My wife may be unique but growing up she learned some of the Psalms of David in Meter to certain tunes and when I put a different tune to it she can't remember the words. For her, a tune is married to the words and she can't memorize just the words without the tune. And sometimes it's as if she doesn't know the tune if it's not to the right words! That's not the case with me, and it may not be with our children, but I want to be sensitive to the issue.

    By the way, you may find Psalter.org to be a good resource for tunes with the RPCNA psalters.
  4. Tyrese

    Tyrese Puritan Board Sophomore

    We use Sing Psalms by the Free Church of Scotland. We have been using it now for about 6 or 7 months. I think it has some of the best tunes compared to other psalters which I think help when it comes to memorizing the Psalms. It also helps that my wife sings really well. I think it's important for the songs to actually sound good. I kind if feel like people in psalm singing circles care very little as to wether or not the music sounds good. Just my opinion.
  5. irresistible_grace

    irresistible_grace Puritan Board Junior

    I am sorry you kind of feel that way. ;)
    I love a good tune & enjoy music that sounds good too [even though I am one of "those" people]!
    That said, that words are of more importance than the music because the WORD is command to be sung whereas the tune is not. The tune is important but of less importance (if that makes any sense).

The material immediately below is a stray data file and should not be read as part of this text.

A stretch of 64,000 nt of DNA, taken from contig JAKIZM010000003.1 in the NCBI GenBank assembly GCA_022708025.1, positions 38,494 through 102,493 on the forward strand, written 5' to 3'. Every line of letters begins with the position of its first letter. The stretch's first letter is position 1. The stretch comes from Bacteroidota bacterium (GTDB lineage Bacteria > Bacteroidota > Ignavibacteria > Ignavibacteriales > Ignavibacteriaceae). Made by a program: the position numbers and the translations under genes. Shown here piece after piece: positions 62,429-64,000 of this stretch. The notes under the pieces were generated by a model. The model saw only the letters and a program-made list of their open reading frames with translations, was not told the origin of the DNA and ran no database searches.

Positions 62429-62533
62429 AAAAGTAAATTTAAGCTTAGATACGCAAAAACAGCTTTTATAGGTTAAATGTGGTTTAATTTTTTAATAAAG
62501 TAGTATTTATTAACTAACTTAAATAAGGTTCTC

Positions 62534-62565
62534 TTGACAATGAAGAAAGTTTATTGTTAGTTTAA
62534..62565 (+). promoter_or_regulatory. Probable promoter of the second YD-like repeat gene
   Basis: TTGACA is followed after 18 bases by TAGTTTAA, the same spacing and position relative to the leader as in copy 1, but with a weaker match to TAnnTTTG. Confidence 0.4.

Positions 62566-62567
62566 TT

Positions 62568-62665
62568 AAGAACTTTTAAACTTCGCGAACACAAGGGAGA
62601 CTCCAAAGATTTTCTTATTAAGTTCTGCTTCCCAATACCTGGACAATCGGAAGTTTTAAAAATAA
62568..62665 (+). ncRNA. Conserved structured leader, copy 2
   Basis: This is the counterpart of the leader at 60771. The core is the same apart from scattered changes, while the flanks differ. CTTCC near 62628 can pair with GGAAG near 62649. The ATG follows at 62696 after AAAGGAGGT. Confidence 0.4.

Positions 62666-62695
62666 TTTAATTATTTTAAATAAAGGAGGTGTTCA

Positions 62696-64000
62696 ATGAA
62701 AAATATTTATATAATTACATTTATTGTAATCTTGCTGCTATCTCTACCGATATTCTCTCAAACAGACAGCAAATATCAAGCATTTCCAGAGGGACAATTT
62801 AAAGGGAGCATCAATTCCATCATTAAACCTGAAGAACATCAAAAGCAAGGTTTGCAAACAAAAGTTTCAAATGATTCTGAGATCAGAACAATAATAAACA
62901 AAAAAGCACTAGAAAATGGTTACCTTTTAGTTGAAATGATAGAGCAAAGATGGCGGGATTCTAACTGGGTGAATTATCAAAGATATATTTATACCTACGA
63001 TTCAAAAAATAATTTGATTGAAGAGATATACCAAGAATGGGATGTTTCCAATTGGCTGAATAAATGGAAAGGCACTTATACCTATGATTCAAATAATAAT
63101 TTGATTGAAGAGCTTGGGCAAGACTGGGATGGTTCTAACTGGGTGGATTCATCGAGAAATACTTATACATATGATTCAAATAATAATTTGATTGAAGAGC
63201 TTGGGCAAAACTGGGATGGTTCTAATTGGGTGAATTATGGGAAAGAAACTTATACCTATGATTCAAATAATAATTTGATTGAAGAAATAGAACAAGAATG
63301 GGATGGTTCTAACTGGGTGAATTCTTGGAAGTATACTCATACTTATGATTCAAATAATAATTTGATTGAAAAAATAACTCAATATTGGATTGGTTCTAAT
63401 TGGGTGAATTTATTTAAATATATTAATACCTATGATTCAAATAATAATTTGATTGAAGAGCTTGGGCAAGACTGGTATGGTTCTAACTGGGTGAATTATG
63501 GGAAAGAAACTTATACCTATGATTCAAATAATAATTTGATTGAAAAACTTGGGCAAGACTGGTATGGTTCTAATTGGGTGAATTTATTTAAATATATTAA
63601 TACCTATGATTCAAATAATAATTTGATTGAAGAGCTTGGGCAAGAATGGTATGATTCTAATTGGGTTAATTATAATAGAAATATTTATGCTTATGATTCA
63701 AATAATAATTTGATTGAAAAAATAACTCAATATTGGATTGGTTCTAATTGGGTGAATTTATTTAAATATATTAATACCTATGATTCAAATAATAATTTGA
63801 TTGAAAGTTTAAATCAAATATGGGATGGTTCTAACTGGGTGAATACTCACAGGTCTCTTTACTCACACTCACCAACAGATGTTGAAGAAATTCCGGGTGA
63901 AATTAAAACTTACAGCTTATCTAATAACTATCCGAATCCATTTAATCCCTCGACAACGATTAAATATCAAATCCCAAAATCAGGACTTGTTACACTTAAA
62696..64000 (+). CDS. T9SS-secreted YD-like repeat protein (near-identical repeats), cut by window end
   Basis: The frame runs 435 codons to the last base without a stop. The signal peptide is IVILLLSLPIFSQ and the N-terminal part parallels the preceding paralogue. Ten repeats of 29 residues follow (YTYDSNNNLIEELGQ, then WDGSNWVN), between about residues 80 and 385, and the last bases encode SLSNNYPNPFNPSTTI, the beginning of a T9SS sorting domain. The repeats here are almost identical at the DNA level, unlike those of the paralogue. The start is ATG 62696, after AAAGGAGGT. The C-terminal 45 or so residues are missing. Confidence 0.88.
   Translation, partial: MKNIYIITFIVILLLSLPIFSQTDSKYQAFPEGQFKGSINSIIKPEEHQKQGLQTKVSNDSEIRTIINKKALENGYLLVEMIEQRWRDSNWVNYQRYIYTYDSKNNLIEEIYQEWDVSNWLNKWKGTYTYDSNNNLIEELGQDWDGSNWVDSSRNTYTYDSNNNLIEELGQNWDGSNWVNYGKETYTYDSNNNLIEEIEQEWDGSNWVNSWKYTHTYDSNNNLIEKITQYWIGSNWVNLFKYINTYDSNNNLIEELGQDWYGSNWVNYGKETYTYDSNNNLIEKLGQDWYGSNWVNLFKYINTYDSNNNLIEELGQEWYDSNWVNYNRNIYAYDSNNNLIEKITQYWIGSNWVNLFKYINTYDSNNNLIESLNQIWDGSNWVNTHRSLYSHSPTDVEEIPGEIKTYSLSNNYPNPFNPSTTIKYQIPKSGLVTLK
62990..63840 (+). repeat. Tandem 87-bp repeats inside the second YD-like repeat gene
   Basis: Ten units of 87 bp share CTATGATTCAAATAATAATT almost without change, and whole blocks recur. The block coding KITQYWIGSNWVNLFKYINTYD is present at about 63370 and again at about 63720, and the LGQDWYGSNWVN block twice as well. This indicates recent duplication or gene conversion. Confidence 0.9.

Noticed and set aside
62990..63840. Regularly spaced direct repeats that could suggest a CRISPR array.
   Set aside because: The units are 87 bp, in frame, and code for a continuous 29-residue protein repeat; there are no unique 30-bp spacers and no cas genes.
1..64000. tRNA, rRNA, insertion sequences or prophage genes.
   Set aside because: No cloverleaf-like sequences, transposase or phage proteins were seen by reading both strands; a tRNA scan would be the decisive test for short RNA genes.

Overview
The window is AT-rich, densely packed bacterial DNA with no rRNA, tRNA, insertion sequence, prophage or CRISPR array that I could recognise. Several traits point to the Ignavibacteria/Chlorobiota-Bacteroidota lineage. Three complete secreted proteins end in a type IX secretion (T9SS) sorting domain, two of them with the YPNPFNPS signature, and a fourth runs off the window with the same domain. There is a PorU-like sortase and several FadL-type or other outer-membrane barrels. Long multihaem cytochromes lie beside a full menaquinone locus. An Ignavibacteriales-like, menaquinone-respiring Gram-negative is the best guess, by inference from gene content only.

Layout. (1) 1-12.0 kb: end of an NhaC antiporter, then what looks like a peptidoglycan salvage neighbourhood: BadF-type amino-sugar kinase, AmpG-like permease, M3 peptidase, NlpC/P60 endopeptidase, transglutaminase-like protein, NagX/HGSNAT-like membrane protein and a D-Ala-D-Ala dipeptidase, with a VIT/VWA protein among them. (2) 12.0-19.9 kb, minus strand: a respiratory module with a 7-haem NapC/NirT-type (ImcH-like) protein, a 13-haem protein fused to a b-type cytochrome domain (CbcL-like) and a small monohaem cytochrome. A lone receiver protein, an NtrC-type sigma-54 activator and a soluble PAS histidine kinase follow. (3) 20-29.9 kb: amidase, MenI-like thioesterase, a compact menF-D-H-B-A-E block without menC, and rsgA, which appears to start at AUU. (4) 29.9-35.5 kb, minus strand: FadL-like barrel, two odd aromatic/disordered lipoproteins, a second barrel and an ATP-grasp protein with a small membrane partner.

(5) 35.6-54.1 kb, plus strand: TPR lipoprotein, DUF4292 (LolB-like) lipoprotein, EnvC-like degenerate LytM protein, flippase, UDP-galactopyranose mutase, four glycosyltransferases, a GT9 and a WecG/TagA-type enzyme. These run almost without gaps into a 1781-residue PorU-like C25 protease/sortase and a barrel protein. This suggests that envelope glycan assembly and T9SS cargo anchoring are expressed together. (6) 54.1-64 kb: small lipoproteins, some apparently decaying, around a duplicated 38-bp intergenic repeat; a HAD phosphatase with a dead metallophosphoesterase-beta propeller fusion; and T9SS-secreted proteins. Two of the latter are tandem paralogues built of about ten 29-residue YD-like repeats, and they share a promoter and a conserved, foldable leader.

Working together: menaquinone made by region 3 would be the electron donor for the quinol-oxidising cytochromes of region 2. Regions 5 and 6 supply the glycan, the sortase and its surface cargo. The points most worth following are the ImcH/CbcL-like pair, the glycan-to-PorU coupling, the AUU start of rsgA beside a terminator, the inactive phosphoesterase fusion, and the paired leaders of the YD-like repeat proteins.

As for me, I kind of feel like faithfulness, edification & unity are more important than the music sounding "good" (since "good" is subjective & differs from person to person).
  6. Logan

    Logan Puritan Board Junior


    I also meant to say that some of the new tunes in the Book of Psalms for Worship are lovely and fit the words so, so well. One example is Lori McCracken's "Steadfast" used for Psalm 42D (though we sing it slower and more solemnly than is in the midi file).

    Another one is "Sterling" for Psalm 16D.

    Both are lovely, fit the words well, and are easy to sing.
  7. irresistible_grace

    irresistible_grace Puritan Board Junior

    I understand what you are saying concerning your wife. This happens to me from time to time with Psalm 100 & 23 (because I sang them for years to the tune of CRIMOMD & OLD 100TH exclusively). However, the more I learn the other tunes it actually gives me a confidence to sing the "new" thine even louder when singing those Psalms if/when we change it up. For me, I am finding it easier to learn "new" tunes with Psalms I am already familiar with. I know this may not be the case with your wife but I hope it is encouraging to know that she is not alone. I think that is one of the cons of the "Comprehensive," it limits the flexibility of mixing & matching Psalms & Tunes.

    Let me know if you find an honest critique of the 1650 (or the Sing Psalms for that matter).
    Enjoy singing the Sings of Zion (regardless of which version you decide to use).
    God Bless,
  8. Tyrese

    Tyrese Puritan Board Sophomore

    So you would say that bad singing is edifying?
  9. irresistible_grace

    irresistible_grace Puritan Board Junior

    I completely agree. We have both of the Psalters I mentioned above & I do love them both. I think the music to the Psalms for Worship is gorgeous & listen to it throughout the day. But as for memorizing the Psalms & singing in family worship ... We use the 1650.

    So, I am happy you desire to sing the Psalms (regardless of which version you settle on)!
  10. irresistible_grace

    irresistible_grace Puritan Board Junior

    Please do not put words in my mouth.
    Good differs from person to person. I NEVER said "bad singing" & I'm sorry if you think that the tunes to the 1650 are "bad" ... I believe the PSALMS are edifying even when the "music" isn't as good as some feel it should be.
  11. Logan

    Logan Puritan Board Junior